LONDON (AP) — The Church of England has taken a tentative step toward trying again to get its governing General Synod to approve female bishops.
The church said Wednesday the Archbishops' Council agreed this week that the issue needed to be resolved "as a matter of urgency" and should be restarted when the General Synod next meets in July.
A brief statement from the 19-member council did not indicate when another vote could be taken. The council recommended that all the bishops, at their meeting next month, "put in place a clear process for discussions in the new year with a view to bringing legislative proposals before the Synod in July."
Church legislation authorizing female bishops failed last week when laity in the General Synod failed to muster the necessary two-thirds majority, falling just six votes short.
Prime Minister David Cameron has expressed his disappointment and last week urged the church to "get on with it."
He said it was a matter for the church to resolve, but some lawmakers have suggested forcing the issue by abolishing the church's exemption from the law against gender discrimination.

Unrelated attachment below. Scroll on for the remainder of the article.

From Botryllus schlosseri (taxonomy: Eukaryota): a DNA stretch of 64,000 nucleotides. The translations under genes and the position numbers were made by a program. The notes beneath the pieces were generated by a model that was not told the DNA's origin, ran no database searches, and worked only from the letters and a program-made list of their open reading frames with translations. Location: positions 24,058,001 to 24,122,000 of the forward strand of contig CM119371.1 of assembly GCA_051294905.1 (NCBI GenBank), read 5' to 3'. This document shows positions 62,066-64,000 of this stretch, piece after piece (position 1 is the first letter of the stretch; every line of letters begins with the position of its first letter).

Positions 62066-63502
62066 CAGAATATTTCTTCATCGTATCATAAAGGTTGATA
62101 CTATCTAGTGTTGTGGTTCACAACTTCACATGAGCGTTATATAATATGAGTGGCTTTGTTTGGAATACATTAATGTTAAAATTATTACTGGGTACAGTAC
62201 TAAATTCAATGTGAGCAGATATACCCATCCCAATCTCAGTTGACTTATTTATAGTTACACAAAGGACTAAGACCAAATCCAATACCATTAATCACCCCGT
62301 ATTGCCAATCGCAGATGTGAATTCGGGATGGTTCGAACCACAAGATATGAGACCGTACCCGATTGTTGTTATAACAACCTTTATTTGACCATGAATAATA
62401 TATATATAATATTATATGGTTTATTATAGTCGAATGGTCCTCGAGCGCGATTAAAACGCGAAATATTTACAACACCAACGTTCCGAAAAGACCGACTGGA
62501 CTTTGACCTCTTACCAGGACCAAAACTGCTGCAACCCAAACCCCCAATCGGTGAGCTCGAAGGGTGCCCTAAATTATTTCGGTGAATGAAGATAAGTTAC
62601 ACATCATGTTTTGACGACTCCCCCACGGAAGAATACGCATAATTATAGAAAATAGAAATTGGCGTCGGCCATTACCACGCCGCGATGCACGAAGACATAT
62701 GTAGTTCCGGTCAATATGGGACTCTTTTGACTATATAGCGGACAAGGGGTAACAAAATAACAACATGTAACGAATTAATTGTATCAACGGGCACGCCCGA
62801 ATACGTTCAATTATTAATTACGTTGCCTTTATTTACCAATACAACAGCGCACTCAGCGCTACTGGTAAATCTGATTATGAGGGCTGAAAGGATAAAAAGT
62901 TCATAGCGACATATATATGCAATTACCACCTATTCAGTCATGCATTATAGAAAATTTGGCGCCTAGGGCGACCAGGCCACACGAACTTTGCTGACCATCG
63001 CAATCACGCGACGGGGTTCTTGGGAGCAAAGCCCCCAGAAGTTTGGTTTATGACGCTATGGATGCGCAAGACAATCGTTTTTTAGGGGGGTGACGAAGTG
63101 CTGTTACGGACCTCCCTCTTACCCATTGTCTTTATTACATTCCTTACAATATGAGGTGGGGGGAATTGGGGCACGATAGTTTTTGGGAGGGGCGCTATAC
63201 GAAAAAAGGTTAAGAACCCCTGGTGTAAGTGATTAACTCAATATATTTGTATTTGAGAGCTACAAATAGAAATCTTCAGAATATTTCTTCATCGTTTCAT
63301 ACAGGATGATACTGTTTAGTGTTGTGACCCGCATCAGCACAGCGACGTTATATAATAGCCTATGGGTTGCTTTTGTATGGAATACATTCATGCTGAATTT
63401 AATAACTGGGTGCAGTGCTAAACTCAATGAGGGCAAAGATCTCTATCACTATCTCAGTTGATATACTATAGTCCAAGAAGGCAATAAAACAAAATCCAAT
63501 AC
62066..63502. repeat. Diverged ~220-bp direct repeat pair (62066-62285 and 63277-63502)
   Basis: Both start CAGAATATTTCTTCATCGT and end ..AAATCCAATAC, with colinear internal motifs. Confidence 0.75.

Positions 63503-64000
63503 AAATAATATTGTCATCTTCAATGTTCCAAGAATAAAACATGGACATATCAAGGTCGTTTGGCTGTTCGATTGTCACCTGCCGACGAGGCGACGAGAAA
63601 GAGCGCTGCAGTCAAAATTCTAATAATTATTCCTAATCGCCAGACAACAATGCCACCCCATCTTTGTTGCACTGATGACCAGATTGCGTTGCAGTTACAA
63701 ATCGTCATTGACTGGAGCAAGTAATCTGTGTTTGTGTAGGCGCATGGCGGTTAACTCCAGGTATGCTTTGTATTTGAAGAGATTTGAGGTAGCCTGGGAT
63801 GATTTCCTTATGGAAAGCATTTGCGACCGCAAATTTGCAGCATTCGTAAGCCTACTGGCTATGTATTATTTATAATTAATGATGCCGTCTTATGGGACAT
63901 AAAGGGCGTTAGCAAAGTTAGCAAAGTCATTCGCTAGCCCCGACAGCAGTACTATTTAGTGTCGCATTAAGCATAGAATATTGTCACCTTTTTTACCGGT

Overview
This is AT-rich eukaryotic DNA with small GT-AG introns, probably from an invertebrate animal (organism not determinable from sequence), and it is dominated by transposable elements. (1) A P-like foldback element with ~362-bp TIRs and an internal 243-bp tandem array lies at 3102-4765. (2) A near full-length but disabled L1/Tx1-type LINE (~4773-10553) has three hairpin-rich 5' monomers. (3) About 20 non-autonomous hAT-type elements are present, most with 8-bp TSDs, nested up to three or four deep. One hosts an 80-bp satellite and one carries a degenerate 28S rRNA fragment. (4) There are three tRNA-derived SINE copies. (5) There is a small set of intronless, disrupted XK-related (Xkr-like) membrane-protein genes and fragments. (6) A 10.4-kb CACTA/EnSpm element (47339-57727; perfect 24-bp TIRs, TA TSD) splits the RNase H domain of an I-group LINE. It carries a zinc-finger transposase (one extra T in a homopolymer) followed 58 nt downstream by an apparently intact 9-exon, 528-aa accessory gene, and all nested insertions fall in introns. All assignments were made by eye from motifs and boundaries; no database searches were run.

Much of the debate in the General Synod was about provisions for church members who believe only men can be priests and bishops, and do not want to be supervised by a female bishop. A compromise proposal to "respect" the views of opponents was opposed by some people on both sides of the debate.
The Times newspaper has reported that William Fittall, the secretary general of the Synod, has proposed that the next vote be on a simpler measure, which simply says yes or no to allowing women to be consecrated as bishops without any provision for opponents.
The Church of England has refused to confirm or deny that report.